He’s also been a part of political powerhouse The Herd, and several once-off collaborations. So over 15 years and countless original songs later, how does he keep things exciting for the fans?
“I think the challenge… is to keep forcibly moving yourself into new environments and challenging yourself to rethink how you go about things. So that you don’t have that repetition,” he decides. “You just constantly have to keep asking that question – what can we do differently this time?”
“We want to completely change the context of what we’re doing,” he adds, “because maybe that will provoke our brain to think laterally and think in different ways and start writing songs that people don’t expect.”
It’s a good theory for success, and one almost directly at odds with the one hammered into the youth since they first enter the education system. Levinson is arguing strongly for thinking outside the box, when most of us are conditioned to stay inside it.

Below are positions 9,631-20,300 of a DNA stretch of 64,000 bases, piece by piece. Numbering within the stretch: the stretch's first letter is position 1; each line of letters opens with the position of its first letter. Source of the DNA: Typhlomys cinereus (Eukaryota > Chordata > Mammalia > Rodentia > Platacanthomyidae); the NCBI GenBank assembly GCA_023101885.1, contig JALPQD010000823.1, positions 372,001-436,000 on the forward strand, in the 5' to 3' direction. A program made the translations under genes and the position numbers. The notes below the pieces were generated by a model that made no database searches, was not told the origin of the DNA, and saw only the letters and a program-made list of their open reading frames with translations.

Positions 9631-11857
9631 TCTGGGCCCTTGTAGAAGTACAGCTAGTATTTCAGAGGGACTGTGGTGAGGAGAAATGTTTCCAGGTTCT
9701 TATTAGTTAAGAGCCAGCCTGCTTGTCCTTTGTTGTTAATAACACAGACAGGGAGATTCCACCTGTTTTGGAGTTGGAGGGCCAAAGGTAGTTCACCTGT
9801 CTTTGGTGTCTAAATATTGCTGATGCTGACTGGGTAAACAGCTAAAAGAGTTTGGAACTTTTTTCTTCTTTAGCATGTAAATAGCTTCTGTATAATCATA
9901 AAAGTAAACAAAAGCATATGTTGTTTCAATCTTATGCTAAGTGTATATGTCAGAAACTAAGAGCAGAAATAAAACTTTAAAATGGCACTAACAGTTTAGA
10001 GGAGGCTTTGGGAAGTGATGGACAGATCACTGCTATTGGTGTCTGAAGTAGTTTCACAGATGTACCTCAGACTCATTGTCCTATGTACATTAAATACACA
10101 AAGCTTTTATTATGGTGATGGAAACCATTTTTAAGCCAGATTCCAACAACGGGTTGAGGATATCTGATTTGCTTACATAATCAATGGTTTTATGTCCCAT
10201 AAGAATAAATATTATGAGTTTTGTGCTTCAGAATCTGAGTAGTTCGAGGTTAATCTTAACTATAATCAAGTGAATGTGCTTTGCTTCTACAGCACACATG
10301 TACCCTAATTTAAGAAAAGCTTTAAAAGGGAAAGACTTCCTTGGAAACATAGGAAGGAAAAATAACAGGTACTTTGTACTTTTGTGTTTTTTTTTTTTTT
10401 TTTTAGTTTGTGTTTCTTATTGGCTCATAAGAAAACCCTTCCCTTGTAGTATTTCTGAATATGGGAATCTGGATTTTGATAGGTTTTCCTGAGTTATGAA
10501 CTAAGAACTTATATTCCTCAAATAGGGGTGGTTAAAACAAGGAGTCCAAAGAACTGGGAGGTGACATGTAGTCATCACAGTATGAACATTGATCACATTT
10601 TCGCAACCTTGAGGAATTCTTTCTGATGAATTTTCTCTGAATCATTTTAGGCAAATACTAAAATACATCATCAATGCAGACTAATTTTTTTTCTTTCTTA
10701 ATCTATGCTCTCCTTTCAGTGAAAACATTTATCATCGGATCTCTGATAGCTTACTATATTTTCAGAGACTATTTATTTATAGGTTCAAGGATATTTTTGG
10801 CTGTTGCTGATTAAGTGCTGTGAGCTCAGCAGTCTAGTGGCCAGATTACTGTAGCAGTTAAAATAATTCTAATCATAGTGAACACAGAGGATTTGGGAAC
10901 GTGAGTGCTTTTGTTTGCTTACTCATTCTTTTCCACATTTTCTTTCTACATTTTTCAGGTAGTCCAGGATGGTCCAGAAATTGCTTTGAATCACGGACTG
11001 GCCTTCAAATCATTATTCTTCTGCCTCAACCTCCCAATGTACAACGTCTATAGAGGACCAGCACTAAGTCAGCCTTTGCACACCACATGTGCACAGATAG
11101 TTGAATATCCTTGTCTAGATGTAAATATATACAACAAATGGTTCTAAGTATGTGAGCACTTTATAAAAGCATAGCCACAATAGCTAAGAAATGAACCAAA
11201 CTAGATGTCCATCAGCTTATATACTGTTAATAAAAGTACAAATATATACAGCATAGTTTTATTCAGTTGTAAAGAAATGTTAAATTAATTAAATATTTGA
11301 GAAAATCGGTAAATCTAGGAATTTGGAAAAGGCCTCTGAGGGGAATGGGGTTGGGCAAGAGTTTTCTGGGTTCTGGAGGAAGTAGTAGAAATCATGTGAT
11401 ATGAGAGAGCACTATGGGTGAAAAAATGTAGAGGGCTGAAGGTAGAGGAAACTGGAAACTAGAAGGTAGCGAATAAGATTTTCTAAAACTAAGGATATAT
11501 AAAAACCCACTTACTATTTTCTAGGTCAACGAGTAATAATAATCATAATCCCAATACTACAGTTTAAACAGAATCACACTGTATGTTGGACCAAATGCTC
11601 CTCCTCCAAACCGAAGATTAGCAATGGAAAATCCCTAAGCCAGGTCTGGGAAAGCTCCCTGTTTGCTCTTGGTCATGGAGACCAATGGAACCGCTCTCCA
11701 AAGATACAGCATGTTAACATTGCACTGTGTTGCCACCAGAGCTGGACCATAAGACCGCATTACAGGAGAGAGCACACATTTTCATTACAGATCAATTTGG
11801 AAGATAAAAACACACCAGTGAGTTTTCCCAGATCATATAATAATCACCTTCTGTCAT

It’s a common occurrence to find 17 and 18 year olds stressing over a number on a piece of paper at the end of the school year, but Levinson suggests that there are plenty of other possibilities for kids if they aren’t reaching their potential in a regimented system.
Namely, “finding through trial and error what it is that really speaks to someone, what they’re passionate about” is what he recommends.
“Sometimes those things don’t reveal themselves for a long time and you need to have some extra patience to be able to manage that in between time. Hopefully you can be productive with it,” he adds encouragingly.